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What is social anxiety disorder? What is the best medication for it ?

social anxiety disorder

Social anxiety is the amount of fear that feels of being nervous or uncomfortable in a social situation. Social anxiety disorder is known as social phobia, which causes anxiety and fear of out speaking in public. The impact of social anxiety disorder on those who suffer from it can be severe. For example, people may decline a job that demands regular interaction with new people or avoid going out to dine with friends because they are concerned their hands may tremble while eating or drinking. Symptoms can be so severe that they disrupt daily routines, occupational performance, and social life, making it difficult to complete school, interview for and acquire a job, and maintain friendships and love connections. Major depressive illness and alcoholism are more common in those with social anxiety disorder.

Social anxiety disorder is a long-term mental health problem, counseling and medication can help you build confidence and enhance your ability to communicate with others.

In the United States, about 15 million persons suffer with social anxiety disorder, making it the second most prevalent anxiety disorder after particular phobia. Adolescence is the most common time for the start of social anxiety disorder. Although persons with social anxiety disorder often have acute shyness as a child, it’s important to understand that this isn’t the same as shyness.

Benzodiazepines, especially Blue Alprazolam 1mg (Xanax), are modest tranquillizers that work by slowing down the central nervous system and thereby alleviating anxiety symptoms. Benzodiazepines, despite being quick-acting and well-tolerated, have the potential to become addictive and should not be provided to anyone who has a substance abuse problem. Moreover, Benzodiazepines is considered as the first line of treatment for the Social anxiety disorder (SAD). 

Introduction

Social anxiety disorder is excessive fear of situations in which one may be judged, worry about embarrassment or humiliation or concern about offending someone. The therapy options for social anxiety disorder are determined by the severity of mental and physical symptoms, as well as how well you function on a daily basis (SAD). The length of treatment also varies. Some people may react well to first therapy and require not enough care, while others may require permanent assistance.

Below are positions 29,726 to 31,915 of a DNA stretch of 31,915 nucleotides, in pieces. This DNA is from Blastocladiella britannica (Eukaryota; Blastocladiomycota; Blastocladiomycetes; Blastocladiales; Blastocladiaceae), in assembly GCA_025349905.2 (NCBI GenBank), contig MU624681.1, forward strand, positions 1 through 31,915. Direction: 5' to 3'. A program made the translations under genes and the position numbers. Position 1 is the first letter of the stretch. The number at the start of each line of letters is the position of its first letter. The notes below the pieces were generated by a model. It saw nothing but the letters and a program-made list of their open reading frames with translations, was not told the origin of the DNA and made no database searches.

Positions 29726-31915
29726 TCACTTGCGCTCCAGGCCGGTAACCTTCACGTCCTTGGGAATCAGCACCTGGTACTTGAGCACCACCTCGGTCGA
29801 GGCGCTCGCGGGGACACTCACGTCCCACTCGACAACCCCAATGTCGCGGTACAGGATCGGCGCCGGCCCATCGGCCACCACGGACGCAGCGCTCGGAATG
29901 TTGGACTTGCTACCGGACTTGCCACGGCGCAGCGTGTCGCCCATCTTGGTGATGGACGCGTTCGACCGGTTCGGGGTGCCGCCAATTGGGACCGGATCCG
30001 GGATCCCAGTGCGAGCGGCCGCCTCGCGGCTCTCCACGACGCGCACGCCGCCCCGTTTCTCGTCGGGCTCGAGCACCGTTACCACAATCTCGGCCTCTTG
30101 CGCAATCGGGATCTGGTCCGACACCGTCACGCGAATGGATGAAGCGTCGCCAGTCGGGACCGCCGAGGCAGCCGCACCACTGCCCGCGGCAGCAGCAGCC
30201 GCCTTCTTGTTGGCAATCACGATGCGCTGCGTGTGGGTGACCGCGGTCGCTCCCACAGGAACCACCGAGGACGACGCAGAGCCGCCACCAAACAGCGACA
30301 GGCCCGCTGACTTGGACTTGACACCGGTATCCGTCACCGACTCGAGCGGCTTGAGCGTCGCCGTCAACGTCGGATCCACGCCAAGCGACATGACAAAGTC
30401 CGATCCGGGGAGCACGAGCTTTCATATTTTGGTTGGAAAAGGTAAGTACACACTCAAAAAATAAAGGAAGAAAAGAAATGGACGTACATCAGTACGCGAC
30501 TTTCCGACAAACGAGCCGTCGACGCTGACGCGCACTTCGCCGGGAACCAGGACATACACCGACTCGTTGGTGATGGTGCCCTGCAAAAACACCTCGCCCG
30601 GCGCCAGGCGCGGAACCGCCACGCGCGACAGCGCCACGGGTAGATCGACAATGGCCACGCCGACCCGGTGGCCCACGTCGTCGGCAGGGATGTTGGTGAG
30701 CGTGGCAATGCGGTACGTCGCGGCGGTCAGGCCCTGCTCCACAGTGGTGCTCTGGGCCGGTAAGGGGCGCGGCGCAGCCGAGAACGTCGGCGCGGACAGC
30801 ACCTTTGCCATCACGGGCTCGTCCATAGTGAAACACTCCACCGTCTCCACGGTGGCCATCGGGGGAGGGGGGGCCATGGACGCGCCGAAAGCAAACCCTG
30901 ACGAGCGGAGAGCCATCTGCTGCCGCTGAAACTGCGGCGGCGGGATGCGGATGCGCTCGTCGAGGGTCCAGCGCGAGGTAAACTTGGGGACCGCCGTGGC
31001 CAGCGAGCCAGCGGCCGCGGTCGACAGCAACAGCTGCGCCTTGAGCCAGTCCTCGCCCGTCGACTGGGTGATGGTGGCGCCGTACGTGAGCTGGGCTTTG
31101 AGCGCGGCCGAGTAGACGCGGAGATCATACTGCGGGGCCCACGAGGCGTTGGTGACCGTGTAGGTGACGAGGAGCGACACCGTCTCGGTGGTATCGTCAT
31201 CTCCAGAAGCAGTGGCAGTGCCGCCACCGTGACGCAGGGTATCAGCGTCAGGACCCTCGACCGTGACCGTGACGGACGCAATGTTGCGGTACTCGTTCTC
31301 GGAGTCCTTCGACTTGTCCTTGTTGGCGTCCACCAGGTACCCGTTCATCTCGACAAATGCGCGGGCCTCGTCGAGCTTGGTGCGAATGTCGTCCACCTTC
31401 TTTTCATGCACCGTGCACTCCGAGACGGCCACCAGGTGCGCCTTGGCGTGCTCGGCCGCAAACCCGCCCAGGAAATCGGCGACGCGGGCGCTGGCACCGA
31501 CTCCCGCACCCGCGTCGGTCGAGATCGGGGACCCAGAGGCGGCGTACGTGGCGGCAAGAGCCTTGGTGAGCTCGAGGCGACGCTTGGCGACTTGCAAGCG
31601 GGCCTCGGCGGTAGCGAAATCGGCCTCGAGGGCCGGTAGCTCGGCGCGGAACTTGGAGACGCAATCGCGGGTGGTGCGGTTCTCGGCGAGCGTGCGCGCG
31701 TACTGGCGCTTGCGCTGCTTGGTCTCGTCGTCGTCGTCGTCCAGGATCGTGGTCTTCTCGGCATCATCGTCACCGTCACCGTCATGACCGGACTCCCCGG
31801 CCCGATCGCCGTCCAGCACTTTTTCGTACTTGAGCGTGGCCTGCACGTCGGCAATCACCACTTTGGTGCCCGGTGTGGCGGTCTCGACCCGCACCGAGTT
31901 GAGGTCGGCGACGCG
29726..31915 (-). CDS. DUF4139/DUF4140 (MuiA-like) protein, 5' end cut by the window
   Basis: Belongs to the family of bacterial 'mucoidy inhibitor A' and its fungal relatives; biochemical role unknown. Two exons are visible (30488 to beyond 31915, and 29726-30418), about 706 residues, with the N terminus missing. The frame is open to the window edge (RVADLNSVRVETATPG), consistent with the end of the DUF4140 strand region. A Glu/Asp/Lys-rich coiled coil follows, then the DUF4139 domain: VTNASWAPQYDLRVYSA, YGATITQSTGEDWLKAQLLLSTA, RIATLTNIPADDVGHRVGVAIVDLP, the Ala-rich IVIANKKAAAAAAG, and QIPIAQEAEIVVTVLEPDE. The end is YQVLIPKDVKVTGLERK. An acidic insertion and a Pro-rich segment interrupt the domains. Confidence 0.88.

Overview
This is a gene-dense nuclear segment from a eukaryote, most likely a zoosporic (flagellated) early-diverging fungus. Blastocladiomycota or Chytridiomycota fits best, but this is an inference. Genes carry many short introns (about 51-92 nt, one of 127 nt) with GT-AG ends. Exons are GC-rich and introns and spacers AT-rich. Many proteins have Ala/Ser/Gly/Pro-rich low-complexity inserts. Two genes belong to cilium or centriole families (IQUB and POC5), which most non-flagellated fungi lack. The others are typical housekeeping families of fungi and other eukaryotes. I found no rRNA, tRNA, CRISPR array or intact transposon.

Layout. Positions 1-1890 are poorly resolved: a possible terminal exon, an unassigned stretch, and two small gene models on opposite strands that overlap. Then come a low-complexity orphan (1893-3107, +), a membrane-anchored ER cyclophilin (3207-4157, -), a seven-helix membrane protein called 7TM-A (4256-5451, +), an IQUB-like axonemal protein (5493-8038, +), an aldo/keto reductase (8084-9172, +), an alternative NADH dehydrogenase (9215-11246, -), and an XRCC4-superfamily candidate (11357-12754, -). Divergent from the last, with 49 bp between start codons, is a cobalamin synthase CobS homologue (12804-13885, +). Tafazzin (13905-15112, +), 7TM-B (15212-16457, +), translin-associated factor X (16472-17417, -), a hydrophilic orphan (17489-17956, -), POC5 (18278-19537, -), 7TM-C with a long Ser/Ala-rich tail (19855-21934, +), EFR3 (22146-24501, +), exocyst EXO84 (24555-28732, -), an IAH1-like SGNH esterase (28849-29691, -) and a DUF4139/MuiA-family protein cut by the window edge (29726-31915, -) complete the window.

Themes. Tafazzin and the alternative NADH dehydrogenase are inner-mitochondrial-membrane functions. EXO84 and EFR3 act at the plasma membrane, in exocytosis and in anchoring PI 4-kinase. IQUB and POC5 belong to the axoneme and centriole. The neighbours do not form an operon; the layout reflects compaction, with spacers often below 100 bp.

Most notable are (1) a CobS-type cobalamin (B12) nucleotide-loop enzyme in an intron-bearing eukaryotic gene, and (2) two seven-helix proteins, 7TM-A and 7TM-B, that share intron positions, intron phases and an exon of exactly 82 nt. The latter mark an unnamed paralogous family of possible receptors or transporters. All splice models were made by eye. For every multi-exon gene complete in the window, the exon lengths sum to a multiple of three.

In the treatment of social anxiety disorder, both medication and counseling have been found to be useful. Others with generalized social anxiety benefit from a mix of medicine and treatment, but people with anxiety related to one sort of performance or social scenario benefit from therapy alone. So, whether you’ve been diagnosed with SAD or suspect you may have it, know that it is treatable.

Prescribed medication

SAD (Social Anxiety Disorder) can be treated with a variety of medications. Each has its own set of benefits and drawbacks, depending on the scenario. A comprehensive assessment of drug efficacy in the treatment of SAD found a minor to medium-sized benefit, with all of the following medication categories showing improvements.

There are several forms of medicine that may be effective in treating the symptoms of social anxiety disorder, and one of them might be a good option.

These therapies are mentioned below.

  • Benzodiazepines (Alprazolam)
  • Selective Serotonin Reuptake Inhibitors (SSRIs)
  • Serotonin-Norepinephrine Reuptake Inhibitors (SNRIs)
  • Monoamine Oxidase Inhibitors (MAOIs)
  • Beta Blockers
  • Cognitive-Behavioral Therapy (CBT)

 

Benzodiazepines (Alprazolam)

Benzodiazepines are modest tranquilisers that work by slowing down the central nervous system and thereby alleviating anxiety symptoms. Benzodiazepines, although being quick-acting and well-tolerated, have the potential to become addictive. Therefore it is recommended to not share this medicine with symptomatic patients or anyone without prescription.

  • Xanax (alprazolam)
  • Ativan (lorazepam)
  • Valium (diazepam)
  • Klonopin (clonazepam)

Moreover, Benzodiazepines is considered as the first line of treatment for the Social anxiety disorder (SAD). 

Selective Serotonin Reuptake Inhibitors (SSRIs)